Belarus leader says he talked Prigozhin back from brink

belarus-leader-says-he-talked-prigozhin-back-from-brink
Belarus leader says he talked Prigozhin back from brink

Belarusian President Alexander Lukashenko has claimed that he convinced Yevgeny Prigozhin to end a mutiny by his Wagner militia in an emotional phone call. Prigozhin abandoned a “march for justice” by thousands of his men on Moscow in exchange for safe passage to exile in Belarus under a deal brokered by Lukashenko. Lukashenko recounted his role in the drama to Belarusian officers and officials, hailing Prigozhin as a “heroic guy” who had been shaken by the deaths of many of his men in Ukraine.

Prigozhin’s men, who have spearheaded much of Russia’s military campaign in Ukraine, were pardoned and given the choice of joining Prigozhin in Belarus, being integrated into Russia’s security forces, or simply going home. Lukashenko said that Prigozhin had arrived in the southern Russian city of Rostov from Ukraine in a “semi-mad state” and had been pressured and influenced by those who led the assault squads in Ukraine and saw the deaths of his men.

With Prigozhin’s men having seized Rostov and others heading for Moscow, Lukashenko said he tried for hours by phone to reason with the Wagner chief, who has said he was furious at corruption and incompetence in the military leadership and wanted to avenge an alleged army attack on his men. Lukashenko said their calls contained “10 times” as many obscenities as normal language.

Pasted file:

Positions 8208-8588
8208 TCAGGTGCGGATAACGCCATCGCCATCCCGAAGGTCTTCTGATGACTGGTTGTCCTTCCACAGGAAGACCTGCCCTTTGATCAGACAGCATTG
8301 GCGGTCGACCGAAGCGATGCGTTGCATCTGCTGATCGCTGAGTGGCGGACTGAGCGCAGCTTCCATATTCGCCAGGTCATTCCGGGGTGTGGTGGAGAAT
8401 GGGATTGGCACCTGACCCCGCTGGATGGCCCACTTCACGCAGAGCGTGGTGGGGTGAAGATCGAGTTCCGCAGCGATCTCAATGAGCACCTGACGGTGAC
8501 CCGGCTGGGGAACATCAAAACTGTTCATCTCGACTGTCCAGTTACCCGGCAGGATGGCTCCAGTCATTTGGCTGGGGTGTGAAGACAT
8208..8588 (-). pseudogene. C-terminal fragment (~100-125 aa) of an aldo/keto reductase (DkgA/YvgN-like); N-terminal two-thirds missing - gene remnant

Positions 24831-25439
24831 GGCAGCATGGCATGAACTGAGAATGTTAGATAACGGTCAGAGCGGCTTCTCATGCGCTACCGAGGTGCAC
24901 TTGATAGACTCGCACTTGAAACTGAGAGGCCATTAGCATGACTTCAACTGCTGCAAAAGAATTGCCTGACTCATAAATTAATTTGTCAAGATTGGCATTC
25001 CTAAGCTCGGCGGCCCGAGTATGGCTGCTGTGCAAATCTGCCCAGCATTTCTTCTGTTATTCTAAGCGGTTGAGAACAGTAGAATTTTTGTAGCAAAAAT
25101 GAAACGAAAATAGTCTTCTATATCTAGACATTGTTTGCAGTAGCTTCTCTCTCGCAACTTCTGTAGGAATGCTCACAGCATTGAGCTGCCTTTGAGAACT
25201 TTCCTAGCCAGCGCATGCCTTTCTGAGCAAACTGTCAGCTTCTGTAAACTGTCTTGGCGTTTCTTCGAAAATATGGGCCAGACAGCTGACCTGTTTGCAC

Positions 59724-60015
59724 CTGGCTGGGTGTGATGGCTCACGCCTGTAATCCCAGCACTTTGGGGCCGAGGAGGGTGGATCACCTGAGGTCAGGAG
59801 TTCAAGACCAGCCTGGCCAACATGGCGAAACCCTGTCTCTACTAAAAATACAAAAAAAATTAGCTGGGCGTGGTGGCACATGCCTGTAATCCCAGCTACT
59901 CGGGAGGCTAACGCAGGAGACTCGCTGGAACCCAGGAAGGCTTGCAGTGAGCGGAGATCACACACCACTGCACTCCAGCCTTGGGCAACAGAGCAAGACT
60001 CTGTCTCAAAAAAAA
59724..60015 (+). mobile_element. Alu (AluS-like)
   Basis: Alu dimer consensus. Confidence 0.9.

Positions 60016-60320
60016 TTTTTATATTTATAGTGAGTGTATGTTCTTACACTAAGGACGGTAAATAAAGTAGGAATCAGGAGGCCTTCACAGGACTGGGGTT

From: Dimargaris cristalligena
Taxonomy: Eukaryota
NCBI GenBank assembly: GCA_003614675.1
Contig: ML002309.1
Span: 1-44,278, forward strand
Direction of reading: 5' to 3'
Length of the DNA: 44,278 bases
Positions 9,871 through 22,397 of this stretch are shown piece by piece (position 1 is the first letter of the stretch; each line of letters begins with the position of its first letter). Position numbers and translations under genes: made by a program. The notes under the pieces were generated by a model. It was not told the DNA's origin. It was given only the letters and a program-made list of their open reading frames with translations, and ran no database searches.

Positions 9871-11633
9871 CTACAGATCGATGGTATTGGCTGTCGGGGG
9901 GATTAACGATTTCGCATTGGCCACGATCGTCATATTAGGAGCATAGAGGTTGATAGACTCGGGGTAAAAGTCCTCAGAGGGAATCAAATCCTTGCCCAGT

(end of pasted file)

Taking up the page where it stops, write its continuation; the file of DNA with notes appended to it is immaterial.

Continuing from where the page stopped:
Earlier on Saturday, Russian President Vladimir Putin had sought Lukashenko’s help, complaining that Prigozhin was not taking any calls. Lukashenko said he had advised Putin against “rushing” to crush the mutineers. Prigozhin said on Monday he had never planned to topple Putin’s government but wanted Defence Minister Sergei Shoigu and the chief of the General Staff, Valery Gerasimov, sacked.

Lukashenko told Prigozhin that nobody would give him either Shoigu or Gerasimov, finally convincing him that Moscow would be defended and to continue the mutiny would engulf Russia in turmoil and grief. Writing by Gareth Jones; Editing by Kevin Liffey.

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Hi, I'm Alex Perez, an experienced writer with a focus on lifestyle and culture news. From food and fashion to travel and entertainment, I love exploring the latest trends and sharing my insights with readers. I also have a strong interest in world news and business, and enjoy covering breaking stories and events.

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